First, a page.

Unloading

Issue 1

A woman comes home full of a hundred thoughts. The countertop clean as when she left it, the dumping ground for post, keys, broken things and lists. She puts down her bag, her phone and her mask – her holy trinity. She unloads the shopping experience; the disinfectant smell lingering in her nose like thoughts of third class P.E at the pool, the sight of the shop security letting people in and out with gestures and clickers.

She recalls the man who stood too close, who called her “an erratic woman” when she asked him to step back. Did he mean neurotic? Her meal planned trolley was far from erratic, separated into food groups, neatly arranged. It was easy to feel in control of such caged things. She hung back from this man and felt an aubergine – remembered how her youngest child took a bite out of one once, back when you could bring the kids with you in store. Before one per trolley policy.

She is notified of deaths and cases and lockdowns rolling like hills. She forgot to get the birthday cake for doing the candles over Zoom. She voice notes her husband – a thumbs up reply.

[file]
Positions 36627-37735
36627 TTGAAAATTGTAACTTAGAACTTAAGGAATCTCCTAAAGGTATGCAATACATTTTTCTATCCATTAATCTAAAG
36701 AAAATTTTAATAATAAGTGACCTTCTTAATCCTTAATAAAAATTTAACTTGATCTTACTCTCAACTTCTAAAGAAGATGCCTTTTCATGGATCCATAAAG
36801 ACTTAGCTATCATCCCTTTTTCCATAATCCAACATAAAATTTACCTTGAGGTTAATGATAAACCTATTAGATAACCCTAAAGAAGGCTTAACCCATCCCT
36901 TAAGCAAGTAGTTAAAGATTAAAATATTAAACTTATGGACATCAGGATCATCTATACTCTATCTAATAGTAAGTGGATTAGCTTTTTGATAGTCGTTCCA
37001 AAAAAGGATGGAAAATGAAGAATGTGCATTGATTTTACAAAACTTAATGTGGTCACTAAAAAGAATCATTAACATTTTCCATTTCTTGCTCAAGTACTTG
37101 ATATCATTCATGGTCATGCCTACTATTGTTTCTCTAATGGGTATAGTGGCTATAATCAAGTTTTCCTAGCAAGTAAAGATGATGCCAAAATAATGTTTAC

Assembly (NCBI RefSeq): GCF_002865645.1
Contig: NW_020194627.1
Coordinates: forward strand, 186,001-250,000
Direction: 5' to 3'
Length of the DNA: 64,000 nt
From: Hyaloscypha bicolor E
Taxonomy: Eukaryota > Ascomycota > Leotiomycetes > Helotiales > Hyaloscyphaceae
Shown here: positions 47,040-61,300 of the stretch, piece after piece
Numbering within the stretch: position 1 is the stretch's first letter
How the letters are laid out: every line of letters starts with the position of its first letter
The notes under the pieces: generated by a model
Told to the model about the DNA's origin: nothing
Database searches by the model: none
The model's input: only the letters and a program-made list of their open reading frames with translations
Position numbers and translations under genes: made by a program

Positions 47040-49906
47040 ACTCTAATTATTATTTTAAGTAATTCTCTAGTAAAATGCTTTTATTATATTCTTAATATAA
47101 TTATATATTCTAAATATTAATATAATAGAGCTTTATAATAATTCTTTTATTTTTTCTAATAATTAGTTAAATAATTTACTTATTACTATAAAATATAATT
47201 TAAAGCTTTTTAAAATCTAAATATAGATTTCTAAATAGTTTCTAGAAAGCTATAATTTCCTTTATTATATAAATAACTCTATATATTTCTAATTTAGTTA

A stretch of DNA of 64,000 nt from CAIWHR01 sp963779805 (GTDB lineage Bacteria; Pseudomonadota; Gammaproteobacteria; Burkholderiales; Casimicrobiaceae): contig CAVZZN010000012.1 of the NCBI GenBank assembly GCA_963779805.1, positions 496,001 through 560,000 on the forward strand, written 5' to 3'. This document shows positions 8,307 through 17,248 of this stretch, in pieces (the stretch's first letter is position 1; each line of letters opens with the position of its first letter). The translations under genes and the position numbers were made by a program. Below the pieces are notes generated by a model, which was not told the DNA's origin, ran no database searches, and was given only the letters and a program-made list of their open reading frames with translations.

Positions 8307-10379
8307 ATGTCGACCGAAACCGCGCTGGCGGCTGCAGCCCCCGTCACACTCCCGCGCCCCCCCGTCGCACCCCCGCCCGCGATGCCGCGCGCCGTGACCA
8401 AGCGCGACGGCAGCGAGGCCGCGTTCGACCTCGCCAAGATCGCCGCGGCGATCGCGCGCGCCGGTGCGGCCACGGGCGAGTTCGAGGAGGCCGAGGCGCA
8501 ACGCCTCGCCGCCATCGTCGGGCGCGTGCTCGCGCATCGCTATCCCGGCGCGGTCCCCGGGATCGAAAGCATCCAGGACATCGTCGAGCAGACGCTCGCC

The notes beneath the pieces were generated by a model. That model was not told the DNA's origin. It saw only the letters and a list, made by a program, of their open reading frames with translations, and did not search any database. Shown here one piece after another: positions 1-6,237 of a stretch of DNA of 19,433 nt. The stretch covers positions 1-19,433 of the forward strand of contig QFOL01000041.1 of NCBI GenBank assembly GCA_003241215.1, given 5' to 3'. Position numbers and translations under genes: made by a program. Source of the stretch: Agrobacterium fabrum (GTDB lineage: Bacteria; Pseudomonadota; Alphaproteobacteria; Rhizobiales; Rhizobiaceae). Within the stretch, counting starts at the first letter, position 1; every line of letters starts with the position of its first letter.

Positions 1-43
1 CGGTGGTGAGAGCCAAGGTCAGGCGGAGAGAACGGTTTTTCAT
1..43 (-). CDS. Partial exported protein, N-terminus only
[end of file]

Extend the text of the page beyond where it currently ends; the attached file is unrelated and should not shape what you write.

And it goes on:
She unpacks her reusable bags full of good food and healthy snacks and nothing she chose for herself. There is a bottle of wine she bought for the weekend. It’s Tuesday, but it’s felt like the longest week. She pours and drinks and washes the glass straight away. Tidies her countertop again, googles ‘erratic’ again, reads the headlines again, waits for the kids again, for her husband to come in with the latest reports from RTE Radio 1. She shakes her head at the figures and developments, as if she hasn’t refreshed her app a hundred times today.

She chops the courgette so small they won’t even notice it. She steadies her hand and tries not to pull away from human contact when her husband brushes against it. The kids line up at the sink like little cadets and scrub their hands for at least twenty seconds each, singing songs that have lost all meaning.

Alison Driscoll

Alison Driscoll holds a BA English and MA Creative Writing from UCC where she received the title of College Scholar. Her work has been featured online and in print. She is the current Writer in Residence at the Molly Keane House. She is a workshop facilitator and regular reader at national Arts events.